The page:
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Ruby Comes to the .NET Platform : Page 4

Find out why .NET programmers may want to learn and use Ruby, and discover the core syntax of the language.

Classes are templates from which new object instances are created. For example, to put the greet method from above into a class you could write:

   irb(main):001:0> class Manners
   irb(main):002:1>   def greet(name)
   irb(main):003:2>     puts "Hello, #{name}!"
   irb(main):004:2>   end
   irb(main):005:1> end
   => nil
   irb(main):006:0> m = Manners.new
   => #<Manners:0x404839c>
   irb(main):007:0> m.greet "Reader"
   Hello, Reader!
   => nil
The preceding code creates a new class named Manners, and adds the greet method to it. Finally, it creates a new instance of Manners, and uses it to greet the reader.

You should think of classes as being a living template for objects in Ruby. Unlike classes in .NET, which are defined at compilation time, you can extend classes in Ruby at any time, and when you've extended them, even existing instances of that class immediately gain the new behavior. Notice what happens when you attempt to say farewell:

   irb(main):008:0> m.farewell "Reader"
   NoMethodError: undefined method 'farewell' for
           from (irb):8
When you tried to call farewell, the system told you it didn't know what it was. Now extend the Manners class and give it the ability to say goodbye:

   irb(main):009:0> class Manners
   irb(main):010:1>   def farewell(name)
   irb(main):011:2>     puts "Goodbye, #{name}!"
   irb(main):012:2>   end
   irb(main):013:1> end
   => nil
   irb(main):014:0> m.farewell "Reader"
   Goodbye, Reader!
   => nil
After extending the Manners class, your existing instance of it can now bid the reader farewell.

The Manners class has two methods, and both take your name. You should probably re-write it so you can pass the name when you create it. Ruby calls the initialize method with all the arguments you pass to new. Here's an updated version of the Manners class:

   irb(main):001:0> class Manners
   irb(main):002:1>   def initialize(name)
   irb(main):003:2>     @name = name
   irb(main):004:2>   end
   irb(main):005:1>   def greet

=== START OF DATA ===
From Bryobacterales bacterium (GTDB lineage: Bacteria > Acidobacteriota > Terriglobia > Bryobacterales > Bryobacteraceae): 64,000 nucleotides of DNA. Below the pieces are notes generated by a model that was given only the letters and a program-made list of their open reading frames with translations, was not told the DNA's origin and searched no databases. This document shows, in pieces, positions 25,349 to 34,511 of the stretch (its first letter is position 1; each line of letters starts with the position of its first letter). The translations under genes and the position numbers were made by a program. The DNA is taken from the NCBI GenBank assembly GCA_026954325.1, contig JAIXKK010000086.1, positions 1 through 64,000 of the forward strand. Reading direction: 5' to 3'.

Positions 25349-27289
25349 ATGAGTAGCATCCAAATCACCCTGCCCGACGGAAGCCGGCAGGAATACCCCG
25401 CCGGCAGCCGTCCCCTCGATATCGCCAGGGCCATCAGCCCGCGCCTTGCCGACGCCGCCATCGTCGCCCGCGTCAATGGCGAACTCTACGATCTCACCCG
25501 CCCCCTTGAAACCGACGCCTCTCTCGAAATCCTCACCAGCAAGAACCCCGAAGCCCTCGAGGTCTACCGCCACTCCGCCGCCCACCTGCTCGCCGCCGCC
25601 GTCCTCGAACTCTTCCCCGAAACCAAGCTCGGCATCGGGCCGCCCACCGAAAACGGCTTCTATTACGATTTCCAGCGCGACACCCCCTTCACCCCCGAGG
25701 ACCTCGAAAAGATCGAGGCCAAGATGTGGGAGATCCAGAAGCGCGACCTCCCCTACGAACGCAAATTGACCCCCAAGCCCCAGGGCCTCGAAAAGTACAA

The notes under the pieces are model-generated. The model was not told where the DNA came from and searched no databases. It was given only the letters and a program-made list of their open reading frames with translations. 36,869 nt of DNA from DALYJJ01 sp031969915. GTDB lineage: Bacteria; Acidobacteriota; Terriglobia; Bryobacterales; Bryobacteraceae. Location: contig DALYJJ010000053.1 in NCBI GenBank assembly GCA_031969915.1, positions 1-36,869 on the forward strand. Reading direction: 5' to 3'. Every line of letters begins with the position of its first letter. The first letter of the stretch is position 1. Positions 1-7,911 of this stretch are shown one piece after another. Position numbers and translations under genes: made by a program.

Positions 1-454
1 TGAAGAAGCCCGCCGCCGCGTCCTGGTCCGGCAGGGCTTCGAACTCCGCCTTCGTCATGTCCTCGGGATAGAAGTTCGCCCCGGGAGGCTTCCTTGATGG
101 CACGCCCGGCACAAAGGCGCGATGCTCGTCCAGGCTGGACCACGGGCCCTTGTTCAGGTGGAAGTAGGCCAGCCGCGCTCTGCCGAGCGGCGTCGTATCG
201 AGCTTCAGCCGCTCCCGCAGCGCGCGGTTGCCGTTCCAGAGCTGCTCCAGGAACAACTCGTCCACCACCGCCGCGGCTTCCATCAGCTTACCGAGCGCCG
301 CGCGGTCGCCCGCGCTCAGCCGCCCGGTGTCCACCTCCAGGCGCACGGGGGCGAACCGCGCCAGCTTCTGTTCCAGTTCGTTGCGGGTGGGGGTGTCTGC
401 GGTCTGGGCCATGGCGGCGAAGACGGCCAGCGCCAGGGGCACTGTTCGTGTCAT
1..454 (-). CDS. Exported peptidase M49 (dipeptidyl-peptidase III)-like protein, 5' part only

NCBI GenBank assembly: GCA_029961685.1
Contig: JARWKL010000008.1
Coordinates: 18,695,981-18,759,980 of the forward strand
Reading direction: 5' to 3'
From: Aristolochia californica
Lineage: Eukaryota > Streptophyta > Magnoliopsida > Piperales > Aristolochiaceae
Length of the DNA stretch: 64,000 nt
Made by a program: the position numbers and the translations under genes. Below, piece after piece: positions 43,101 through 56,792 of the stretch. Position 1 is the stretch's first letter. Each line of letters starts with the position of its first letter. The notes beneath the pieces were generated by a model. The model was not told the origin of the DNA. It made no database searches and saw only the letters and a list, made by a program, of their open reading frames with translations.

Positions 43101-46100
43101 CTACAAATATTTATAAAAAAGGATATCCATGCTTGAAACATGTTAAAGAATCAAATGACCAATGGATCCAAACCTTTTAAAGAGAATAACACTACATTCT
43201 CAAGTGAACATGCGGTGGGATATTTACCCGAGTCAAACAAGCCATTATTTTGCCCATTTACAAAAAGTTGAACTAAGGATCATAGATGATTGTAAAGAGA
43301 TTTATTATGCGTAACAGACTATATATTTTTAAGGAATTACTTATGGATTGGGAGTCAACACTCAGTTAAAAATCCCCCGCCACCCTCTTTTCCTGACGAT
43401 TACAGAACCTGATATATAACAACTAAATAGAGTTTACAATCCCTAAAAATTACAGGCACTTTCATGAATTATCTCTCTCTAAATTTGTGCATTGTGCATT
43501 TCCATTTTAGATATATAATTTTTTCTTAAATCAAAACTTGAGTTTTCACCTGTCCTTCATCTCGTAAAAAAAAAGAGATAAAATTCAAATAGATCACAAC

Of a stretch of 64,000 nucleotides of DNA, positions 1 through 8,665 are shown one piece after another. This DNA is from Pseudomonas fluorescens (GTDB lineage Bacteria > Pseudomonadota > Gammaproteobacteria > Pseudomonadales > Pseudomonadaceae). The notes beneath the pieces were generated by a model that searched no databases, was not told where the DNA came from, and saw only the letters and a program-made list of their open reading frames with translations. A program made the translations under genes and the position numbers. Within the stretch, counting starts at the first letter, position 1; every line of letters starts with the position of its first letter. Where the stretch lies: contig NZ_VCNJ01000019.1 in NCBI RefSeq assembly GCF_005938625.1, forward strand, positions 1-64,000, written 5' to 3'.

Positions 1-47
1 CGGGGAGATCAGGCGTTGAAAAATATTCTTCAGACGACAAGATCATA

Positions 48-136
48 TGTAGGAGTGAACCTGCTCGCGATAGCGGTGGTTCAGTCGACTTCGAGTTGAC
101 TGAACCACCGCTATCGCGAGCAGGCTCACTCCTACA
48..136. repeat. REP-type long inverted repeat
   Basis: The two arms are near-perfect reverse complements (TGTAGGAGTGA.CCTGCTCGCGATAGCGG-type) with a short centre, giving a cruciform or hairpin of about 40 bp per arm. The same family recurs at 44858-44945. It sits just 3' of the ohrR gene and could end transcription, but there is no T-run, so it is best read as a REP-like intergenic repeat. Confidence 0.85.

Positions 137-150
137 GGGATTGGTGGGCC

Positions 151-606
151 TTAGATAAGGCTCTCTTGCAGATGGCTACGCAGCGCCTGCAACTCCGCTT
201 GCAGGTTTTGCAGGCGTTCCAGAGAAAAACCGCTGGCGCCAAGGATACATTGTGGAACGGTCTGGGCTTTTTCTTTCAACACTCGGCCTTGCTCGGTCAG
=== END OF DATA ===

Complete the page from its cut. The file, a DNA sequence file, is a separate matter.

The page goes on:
irb(main):006:2>     puts "Hello, #{@name}!"
   irb(main):007:2>   end
   irb(main):008:1>   def farewell
   irb(main):009:2>     puts "Goodbye, #{@name}!"
   irb(main):010:2>   end
   irb(main):011:1> end
   => nil
   irb(main):012:0> m = Manners.new "Reader"
   => #<Manners:0x809fa08 @name="Reader">
   irb(main):013:0> m.greet
   Hello, Reader!
   => nil
   irb(main):014:0> m.farewell
   Goodbye, Reader!
   => nil
Notice that the class stores the name in an instance variable named @name. Also note that inspecting the instance (the result, printed after line 12) includes the values of all the instance variables.

Class extensibility isn't limited to just the classes you define. You can also extend the built-in classes in Ruby:

   irb(main):001:0> class Array
   irb(main):002:1>   def print_tr
   irb(main):003:2>     puts "<tr>"
   irb(main):004:2>     each { |item|
   irb(main):005:3*       puts "  <td>#{item}</td>"
   irb(main):006:3>     }
   irb(main):007:2>     puts "</tr>"
   irb(main):008:2>   end
   irb(main):009:1> end
   => nil
   Irb(main):010:0> ["hello","world!"].print_tr
   => nil
Rails adds many extensions to the built-in types that provide a fluent interface. For example, you can write code such as 5.days.from_now and get back a time zone-aware date that is, well, five days from now.

The methods you've defined so far have all been instance methods; that is, they are methods that are available only on instances of a class. Ruby has static methods (sometimes called class methods) as well. In fact, you've already been calling a static method, without even thinking about it: new.

You can add new static methods to any existing class:

   irb(main):001:0> def String.concat(s1, s2)
   irb(main):002:1>   s1 + ' ' + s2
   irb(main):003:1> end
   => nil
   irb(main):004:0> String.concat 'hi', 'bye'
   => "hi bye"
You can also define them in the context of defining or extending the class using the "self" syntax:

   irb(main):001:0> class String
   irb(main):002:1>   def self.concat(s1, s2)
   irb(main):003:2>     s1 + ' ' + s2
   irb(main):004:2>   end
   irb(main):005:1> end
   => nil
   irb(main):006:0> String.concat 'hi', 'bye'
   => "hi bye"

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